Scientific reproducibility: What is it for?
OverviewTeaching: 15 min
Exercises: 5 minQuestions
What is reproducible research?
How can RStudio help research to be more reproducible?
What are the benefits of using RStudio for writing academic essays and papers?Objectives
Understand what scientific reproducibility entails.
Identify the benefits of using RStudio to create research reports.
Understand how RStudio supports Open Science principles.
Learn how RStudio can help one’s research.
Let’s get into breakout rooms and discuss: What is reproducible research for you? Have you ever experienced issues while trying to reproduce someone else’s study or even your own research?
Reproducible studies allow other researchers to perform the same processes and analyses to produce an identical result as the first initial researcher. Original researchers have to make available the study’s associated data, documentation, and code pipelines and workflows in a way that is sufficiently self-explanatory and well-documented so that independent investigators can reproduce/recreate the original study under the same conditions, using identical materials and procedures, and ultimately achieve consistent results and render equal outcomes. Original investigators, therefore, must produce rich and detailed documentation for themselves and others. This includes fully specifying both in human-readable and computer-executable ways all steps taken in the study.
The importance of Reproducibility in Research
Discussion: A scary anecdote
- A group of researchers obtain great results and submit their work to a high-profile journal.
- Reviewers ask for new figures and additional analysis.
- The researchers start working on revisions and generate modified figures, but find inconsistencies with old figures.
- The researchers can’t find some of the data they used to generate the original results, and can’t figure out which parameters they used when running their analyses.
- The manuscript is still languishing in the drawer…
According to the U.S. National Science Foundation (NSF)subcommittee on replicability in science (2015):
Science should routinely evaluate the reproducibility of findings that enjoy a prominent role in the published literature. To make reproduction possible, efficient, and informative, researchers should sufficiently document the details of the procedures used to collect data, to convert observations into analyzable data, and to perform data analysis.
Reproducibility refers to the ability of a researcher to duplicate the results of a prior study using the same materials as were used by the original investigator. That is, a second researcher might use the same raw data to build the same analysis files and implement the same statistical analysis in an attempt to yield the same results. Reproducibility is a minimum necessary condition for a finding to be considered rigorous, believable and informative.
Why all the talk about reproducible research?
A 2016 survey in Nature revealed that irreproducible experiments are a problem across all domains of science:
Source: Baker, M. 1,500 scientists lift the lid on reproducibility. Nature 533, 452–454 (2016). doi.org/10.1038/533452a
Factors behind irreproducible research
Source: Then a Miracle Occurs. Copyrighted artwork by Sydney Harris Inc.
- Not enough documentation on how experiment is conducted and data is generated
- Data used to generate original results unavailable
- Software used to generate original results unavailable
- Difficult to recreate software environment (libraries, versions) used to generate original results
- Difficult to rerun the computational steps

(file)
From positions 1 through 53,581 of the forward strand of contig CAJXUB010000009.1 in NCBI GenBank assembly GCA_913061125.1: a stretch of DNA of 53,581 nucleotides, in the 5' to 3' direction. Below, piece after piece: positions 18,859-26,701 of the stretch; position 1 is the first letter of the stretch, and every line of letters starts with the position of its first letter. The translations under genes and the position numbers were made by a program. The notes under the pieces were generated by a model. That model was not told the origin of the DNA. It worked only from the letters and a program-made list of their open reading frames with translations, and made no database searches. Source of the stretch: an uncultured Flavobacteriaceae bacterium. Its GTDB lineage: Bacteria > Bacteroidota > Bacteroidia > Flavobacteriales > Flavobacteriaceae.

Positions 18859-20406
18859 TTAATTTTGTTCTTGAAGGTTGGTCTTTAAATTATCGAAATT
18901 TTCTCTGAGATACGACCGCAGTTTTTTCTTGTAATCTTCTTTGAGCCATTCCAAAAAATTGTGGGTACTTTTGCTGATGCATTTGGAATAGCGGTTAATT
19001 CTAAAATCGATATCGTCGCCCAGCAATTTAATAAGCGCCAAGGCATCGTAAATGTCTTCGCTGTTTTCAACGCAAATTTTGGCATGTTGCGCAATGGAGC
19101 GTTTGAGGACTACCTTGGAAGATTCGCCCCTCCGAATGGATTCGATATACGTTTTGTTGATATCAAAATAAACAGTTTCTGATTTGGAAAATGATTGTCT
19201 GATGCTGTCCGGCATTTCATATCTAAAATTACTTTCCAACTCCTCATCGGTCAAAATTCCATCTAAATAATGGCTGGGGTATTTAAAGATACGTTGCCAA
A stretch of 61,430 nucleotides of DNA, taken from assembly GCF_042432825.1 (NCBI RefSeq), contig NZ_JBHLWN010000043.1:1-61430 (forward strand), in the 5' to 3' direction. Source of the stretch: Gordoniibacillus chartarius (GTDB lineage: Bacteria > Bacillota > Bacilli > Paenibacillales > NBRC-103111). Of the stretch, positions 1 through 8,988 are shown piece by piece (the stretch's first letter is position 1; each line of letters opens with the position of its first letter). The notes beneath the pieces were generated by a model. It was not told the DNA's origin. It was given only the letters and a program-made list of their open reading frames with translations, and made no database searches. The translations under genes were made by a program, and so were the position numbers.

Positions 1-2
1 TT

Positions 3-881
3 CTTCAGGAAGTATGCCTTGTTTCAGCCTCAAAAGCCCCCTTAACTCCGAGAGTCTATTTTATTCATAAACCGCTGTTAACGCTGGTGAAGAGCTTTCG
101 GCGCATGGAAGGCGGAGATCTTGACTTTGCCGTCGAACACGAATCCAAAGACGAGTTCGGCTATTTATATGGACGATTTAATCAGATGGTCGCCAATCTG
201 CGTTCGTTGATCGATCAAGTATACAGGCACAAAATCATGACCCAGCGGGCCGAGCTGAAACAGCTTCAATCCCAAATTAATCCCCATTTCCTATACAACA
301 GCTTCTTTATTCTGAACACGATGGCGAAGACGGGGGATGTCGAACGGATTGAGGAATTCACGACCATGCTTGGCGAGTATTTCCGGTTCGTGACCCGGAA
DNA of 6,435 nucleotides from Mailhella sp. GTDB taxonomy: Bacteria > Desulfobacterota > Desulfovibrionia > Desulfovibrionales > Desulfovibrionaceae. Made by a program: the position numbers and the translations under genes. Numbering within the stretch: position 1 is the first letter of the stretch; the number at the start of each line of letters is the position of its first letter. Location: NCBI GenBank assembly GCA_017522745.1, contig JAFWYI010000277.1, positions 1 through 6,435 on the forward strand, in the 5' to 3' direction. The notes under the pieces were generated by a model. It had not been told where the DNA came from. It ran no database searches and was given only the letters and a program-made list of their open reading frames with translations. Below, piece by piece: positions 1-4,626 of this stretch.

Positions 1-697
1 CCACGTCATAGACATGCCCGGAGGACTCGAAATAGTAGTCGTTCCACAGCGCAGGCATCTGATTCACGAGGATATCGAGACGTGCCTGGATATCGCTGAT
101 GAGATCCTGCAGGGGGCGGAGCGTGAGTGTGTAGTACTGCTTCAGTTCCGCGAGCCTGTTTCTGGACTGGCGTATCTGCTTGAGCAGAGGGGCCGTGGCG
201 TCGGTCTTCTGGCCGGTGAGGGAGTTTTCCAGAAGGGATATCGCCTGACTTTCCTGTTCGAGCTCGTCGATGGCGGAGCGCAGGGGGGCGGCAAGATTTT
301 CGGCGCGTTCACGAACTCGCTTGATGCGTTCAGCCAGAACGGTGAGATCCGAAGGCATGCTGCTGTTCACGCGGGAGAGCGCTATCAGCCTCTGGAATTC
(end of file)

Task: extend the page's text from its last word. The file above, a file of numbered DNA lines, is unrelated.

Reproducible, replicable, robust, generalizable
While reproducibility is the minimum requirement and can be solved with “good enough” computational practices, replicability/robustness/generalizability of scientific findings are an even greater concern involving research misconduct, questionable research practices (p-hacking, HARKing, cherry-picking), sloppy methods, and other conscious and unconscious biases.
Source: This image was created by Scriberia for The Turing Way community DOI: 10.5281/zenodo.3 332807
If contributing to science and other researchers seems not to be compelling enough, here are 5 selfish reasons to work reproducibly according to Markowetz (2015):
- Helps to avoid data loss and disaster
- Makes it easier to write papers
- Helps reviewers see it your way
- Enables continuity of your work
- Helps to build your reputation
When do you need to worry about reproducibility?
Let’s assume that I have convinced you that reproducibility and transparency are in your own best interest. Then what is the best time to worry about it?
From day one, and throughout the whole research life cycle! Before you start the project because you might have to learn tools like R or Git. While you do the analysis because if you wait too long you might lose a lot of time trying to remember what you did two months ago. When you write the paper because you want your numbers, tables, and figures to be up-to-date. When you co-author a paper, because you want to make sure that the analyses presented in a paper with your name on are sound. When you review a paper, because you can’t judge the results if you don’t know how the authors got there.
Levels of Reproducibility
A published article is like the top of a pyramid, meaning that a reproducible paper/report rests on multiple levels that each contributes to its reproducibility.
Advantages of using RStudio for your project
RStudio is an integrated development environment (IDE) for R and Python. It includes a console, syntax-highlighting editor that supports direct code execution, as well as tools for plotting, history, debugging, collaboration, and workspace management. It is a powerful tool which supports research by weaving the principles of reproducibility throughout the entire research lifecycle, from data gathering to the statistical analysis, presentation and publication of results.
It is free and open-source
Reproducibility becomes more difficult and opaque when results rely on proprietary software. Unless research code is open sourced, reproducing results on different software/hardware configurations is impossible. Rstudio is dedicated to sustainable investment in free and open-source software for data science.
It is designed to make it easy to write and reuse code